Concentrated of effort on passengers, what about cargo terminals?
At the beginning there was a bit of neglect but our attention was drawn to it around May last year and we promptly implemented the same protocols at the cargo terminals but of course there are deviations and variation because of the nature of businesses there. If you go to any cargo terminal you will discover they are pretty much covered the same way as the passengers terminals are especially now that the cargo operations is seeming to be much more significant in our operations. The cargo business wasn’t much affected during the covid, if not for the national lockdown because they don’t carry passengers so there vulnerability are not as much as those of the passengers. That was why I felt that let do as much as we can just like airlines are doing across the world by strategizing and incorporating more of cargo businesses into their operation, so the airports also we are strategically working to ensure we improve our capacity and reorient our business to make sure that the cargo aspect is pretty much enhanced. We are working to ensure it improves constantly because it is one aspect of operations that was not greatly impacted by the covid-19 and what more, during the lockdown, most of our flights came through the cargo terminals. A lot of medical supplies, equipment and evacuations came through cargo operations. Now we need the cargo even much more that before.
The Lagos new terminal and structure obstructing the expansion?
It is part of the nature of our operations, in airport operations every time you are bound to have challenges, those that you expect and those that suddenly come up without warning, we are working with the owners of the businesses to relocate them. We have already identified locations, we are working to arrive at a formula that will guide us to achieve the relocation, one that is acceptable to both parties, and even with those terminals, we have already devised a way to operate in the new terminal even while they are there. You can see there is the boarding side has left and right sections, I think we can still use one side while the other side is under construction as the terminal hangers are being relocated.
In Abuja we started that way, we are using the left side over there, so I thing even in Lagos we can replicate same as we still about four passengers boarding bridges on the left side. And if we have even an emergency, not even an emergency, if you are really in need, nothing stop you from doing remote passengers boarding.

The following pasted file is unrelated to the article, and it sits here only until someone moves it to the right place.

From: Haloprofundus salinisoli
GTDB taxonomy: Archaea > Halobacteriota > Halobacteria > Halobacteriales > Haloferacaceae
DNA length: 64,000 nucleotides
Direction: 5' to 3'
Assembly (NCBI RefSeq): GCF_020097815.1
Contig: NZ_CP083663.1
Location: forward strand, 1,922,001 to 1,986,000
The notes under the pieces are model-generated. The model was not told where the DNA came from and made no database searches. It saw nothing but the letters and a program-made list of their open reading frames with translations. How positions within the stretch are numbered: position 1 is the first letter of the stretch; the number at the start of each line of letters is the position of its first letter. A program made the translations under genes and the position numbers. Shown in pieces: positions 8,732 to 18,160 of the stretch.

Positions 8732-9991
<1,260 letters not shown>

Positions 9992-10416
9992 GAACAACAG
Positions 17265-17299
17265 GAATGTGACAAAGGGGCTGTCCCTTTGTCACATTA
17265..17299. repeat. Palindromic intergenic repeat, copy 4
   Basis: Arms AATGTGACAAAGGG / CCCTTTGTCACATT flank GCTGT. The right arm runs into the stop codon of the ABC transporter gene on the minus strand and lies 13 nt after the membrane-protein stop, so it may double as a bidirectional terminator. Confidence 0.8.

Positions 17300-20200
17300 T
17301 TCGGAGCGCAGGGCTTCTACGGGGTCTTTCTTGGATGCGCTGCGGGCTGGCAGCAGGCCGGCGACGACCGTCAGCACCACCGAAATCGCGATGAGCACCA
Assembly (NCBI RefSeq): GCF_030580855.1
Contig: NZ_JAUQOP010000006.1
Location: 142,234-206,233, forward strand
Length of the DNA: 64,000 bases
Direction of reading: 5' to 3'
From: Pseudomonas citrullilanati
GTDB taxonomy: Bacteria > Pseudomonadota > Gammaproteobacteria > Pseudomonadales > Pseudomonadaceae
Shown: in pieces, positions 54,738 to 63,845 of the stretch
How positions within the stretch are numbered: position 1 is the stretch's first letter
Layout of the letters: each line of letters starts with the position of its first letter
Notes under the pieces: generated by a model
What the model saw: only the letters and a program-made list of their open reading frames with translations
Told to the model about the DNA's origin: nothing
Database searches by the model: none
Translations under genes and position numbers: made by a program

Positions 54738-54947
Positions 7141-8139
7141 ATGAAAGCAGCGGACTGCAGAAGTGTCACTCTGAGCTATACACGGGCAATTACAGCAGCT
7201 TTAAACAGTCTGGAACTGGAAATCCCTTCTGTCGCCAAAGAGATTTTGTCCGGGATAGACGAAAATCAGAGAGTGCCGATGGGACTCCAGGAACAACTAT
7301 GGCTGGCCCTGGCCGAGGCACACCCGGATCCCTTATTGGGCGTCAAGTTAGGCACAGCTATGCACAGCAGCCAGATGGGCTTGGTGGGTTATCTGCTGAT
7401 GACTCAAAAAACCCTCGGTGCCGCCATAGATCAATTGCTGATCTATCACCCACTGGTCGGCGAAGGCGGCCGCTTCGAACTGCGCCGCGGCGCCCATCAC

The passengers will come down through there when the aircraft is not there, they get transported by buses. If you go to Ethiopia, they have the largest airline in Africa but most of boarding when you transit through Addis is by remote boarding. So if we have 4 boarding bridges on the left in Lagos and we really need to operate more, we can do remote parking. Passengers will go down, join their buses and go and board their flights pending when we achieve the relocation of the two hangers on the right side. Technically now we are in a position that we can commission the terminal, once it is ready, we commence operations in phases on the left side and make the possibility of remote parking. It is generally looking good but we preferred if they didn’t go through these problems but now that it is here, we are making a lot of progress in addressing them.
The reconstruction of the old terminal?
We already have a plan and the Minister of Aviation is working to ensure we achieve the reconstruction and rehabilitation of that terminal. We need to reconstruct, refurbish or rehabilitate the old terminal because it is really outdated and the facilities and the structure itself, we need to find a way to modernise it because if you look at airport designs in the 70s is very much different from the way it is now so that is why I said maybe we reconstruct or redesign the terminal as much as possible. The good thing is that a few years ago, JB already submitted a proposal; we are comparing that proposal with other possibilities, proposal for the reconstruction was already submitted last year. It is receiving attention from the government.